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Backstory: Most Ridiculous Border Crossing


Published December 29, 2021 at 10:00 a.m.
Updated December 29, 2021 at 2:18 p.m.

  • Luke Eastman

This "backstory" is a part of a collection of articles that describes some of the obstacles that Seven Days reporters faced while pursuing Vermont news, events and people in 2021.

I had considered the possibility that my passport might have expired, but I didn't bother to check before my partner and I set off for the Eastern Townships of Québec to do some high-stakes reporting on the local sauna scene. You might call that bad planning, but I prefer to think of it as self-preservation. If I had known that my passport expired at the beginning of this year, I would have freaked out, and then we would have had to cancel the trip, and then I still would have had to find a way to write the story, minus the exciting spa material. Better to forge ahead in ignorance, I thought, and let them spurn me at the gates! 

When we arrived at the border checkpoint, I gave our passports to the customs agent and braced myself for the big reveal, as if this completely predictable event were the unboxing of Schrödinger's cat. The agent looked at my passport, then at me. "You know this expired in January 2021?" he asked with inscrutable Canadianness. 

"I didn't know that!" At least I didn't have to feign surprise. My partner shifted uncomfortably in the passenger seat. 

The border patrol agent's facial muscles gave no quarter. "Do you have any plants, fruits or vegetables with you?" So we'd moved on to the horticultural part of the inquisition! Passage might yet be ours! 

"None!" I replied cheerfully. And then I remembered the enormous sack of mulch in the rear of my car, barely concealed beneath my bagged summer tires, which were visible through a window. Fuck.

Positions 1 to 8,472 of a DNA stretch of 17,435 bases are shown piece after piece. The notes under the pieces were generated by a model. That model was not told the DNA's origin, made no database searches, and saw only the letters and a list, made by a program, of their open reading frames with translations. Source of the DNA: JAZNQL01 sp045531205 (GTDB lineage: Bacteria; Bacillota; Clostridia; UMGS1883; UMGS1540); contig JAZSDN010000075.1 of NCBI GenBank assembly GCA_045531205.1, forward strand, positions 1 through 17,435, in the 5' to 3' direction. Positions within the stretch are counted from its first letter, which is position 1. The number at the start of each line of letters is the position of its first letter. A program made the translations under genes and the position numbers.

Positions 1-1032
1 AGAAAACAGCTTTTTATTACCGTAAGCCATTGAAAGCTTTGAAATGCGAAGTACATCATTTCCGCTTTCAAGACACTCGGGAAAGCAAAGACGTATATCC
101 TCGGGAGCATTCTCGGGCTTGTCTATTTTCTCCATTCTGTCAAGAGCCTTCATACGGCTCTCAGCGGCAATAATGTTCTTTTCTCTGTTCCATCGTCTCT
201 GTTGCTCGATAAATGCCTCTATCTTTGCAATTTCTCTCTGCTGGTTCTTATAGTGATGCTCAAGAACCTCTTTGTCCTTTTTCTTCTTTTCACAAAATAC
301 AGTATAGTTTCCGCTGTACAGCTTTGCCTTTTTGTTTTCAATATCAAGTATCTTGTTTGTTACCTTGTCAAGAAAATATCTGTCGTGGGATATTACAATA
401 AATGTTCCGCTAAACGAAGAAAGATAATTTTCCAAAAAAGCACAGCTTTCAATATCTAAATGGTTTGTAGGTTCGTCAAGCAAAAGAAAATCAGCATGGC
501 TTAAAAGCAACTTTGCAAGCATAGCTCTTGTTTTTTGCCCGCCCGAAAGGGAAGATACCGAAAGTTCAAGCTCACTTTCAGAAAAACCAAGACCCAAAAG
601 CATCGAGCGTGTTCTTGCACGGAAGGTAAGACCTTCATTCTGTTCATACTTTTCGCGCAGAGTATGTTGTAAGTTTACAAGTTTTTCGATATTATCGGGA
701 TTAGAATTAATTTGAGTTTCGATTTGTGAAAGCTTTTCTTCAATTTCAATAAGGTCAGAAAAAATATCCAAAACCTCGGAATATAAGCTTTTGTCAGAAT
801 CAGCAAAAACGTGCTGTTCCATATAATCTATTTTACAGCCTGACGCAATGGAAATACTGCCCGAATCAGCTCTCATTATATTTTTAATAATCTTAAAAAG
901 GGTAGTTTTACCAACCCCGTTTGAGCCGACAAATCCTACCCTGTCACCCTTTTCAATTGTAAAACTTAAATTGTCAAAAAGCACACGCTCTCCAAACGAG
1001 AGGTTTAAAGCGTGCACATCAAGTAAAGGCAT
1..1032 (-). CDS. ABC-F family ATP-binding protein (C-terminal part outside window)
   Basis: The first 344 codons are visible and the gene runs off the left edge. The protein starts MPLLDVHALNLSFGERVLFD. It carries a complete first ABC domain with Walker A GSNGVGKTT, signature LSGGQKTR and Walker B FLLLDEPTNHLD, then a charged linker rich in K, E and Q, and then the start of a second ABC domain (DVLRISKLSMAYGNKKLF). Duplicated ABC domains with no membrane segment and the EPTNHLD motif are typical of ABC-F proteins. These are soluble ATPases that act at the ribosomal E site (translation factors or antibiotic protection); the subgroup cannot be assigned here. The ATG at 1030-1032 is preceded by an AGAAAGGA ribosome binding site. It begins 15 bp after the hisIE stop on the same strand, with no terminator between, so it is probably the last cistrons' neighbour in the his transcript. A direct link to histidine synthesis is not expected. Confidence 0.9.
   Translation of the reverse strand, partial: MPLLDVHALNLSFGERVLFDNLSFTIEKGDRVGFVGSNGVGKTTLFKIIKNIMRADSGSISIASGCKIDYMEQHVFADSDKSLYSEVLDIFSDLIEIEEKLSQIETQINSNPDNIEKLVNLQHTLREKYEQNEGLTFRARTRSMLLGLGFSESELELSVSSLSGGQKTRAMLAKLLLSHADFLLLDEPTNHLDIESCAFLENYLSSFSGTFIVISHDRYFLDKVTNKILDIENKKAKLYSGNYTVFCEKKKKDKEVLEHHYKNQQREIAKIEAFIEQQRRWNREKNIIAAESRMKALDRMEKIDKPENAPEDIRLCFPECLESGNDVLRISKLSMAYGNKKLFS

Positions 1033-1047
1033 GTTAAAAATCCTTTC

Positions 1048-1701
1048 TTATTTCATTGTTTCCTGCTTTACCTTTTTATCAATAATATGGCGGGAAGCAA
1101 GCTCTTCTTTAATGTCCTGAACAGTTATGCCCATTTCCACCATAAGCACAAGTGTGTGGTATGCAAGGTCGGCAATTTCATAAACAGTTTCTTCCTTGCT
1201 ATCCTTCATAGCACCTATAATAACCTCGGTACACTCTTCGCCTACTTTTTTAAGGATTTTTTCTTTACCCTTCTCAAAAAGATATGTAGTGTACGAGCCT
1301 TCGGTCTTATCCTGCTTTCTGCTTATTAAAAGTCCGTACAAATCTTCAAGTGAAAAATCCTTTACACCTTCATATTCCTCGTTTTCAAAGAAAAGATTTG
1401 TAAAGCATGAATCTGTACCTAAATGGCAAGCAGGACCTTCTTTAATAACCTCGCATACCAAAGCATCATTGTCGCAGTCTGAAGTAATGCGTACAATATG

The agent pointed at the tire bags. "And what are those?"

"Oh, just tires," I said, trying to affect a casual tone that only managed to sound deeply unconvincing. The whole disaster was already unspooling in my mind: He'd ask to inspect the trunk, and then he'd find the mulch, and this reporting operation would be quashed because of my own idiocy and, for the love of God, mulch. 

The agent handed back our passports. "Safe travels," he said. We drove on with my expired passport and organic contraband, feeling like the smallest of small-time outlaws.

It seemed futile to dwell on what we would do if the U.S. customs agent didn't allow us back into the country; now that I'd chanced detainment in Canada so that we could have an evening at a spa, the only sane choice was to enjoy ourselves. A few hours later, we rolled up to the checkpoint again, fresh as newborns after two hours of sweating and cold-pool plunging. I handed my passport to the border patrol officer and tried not to think about when our next showers might be.

"What did you guys do in Canada?" the officer asked, studying our documents.

"We went to a spa."

"And what did you do there?"

"At the spa?"

"Yes, at the spa."

"We, um, relaxed."

Miraculously, that was good enough for him.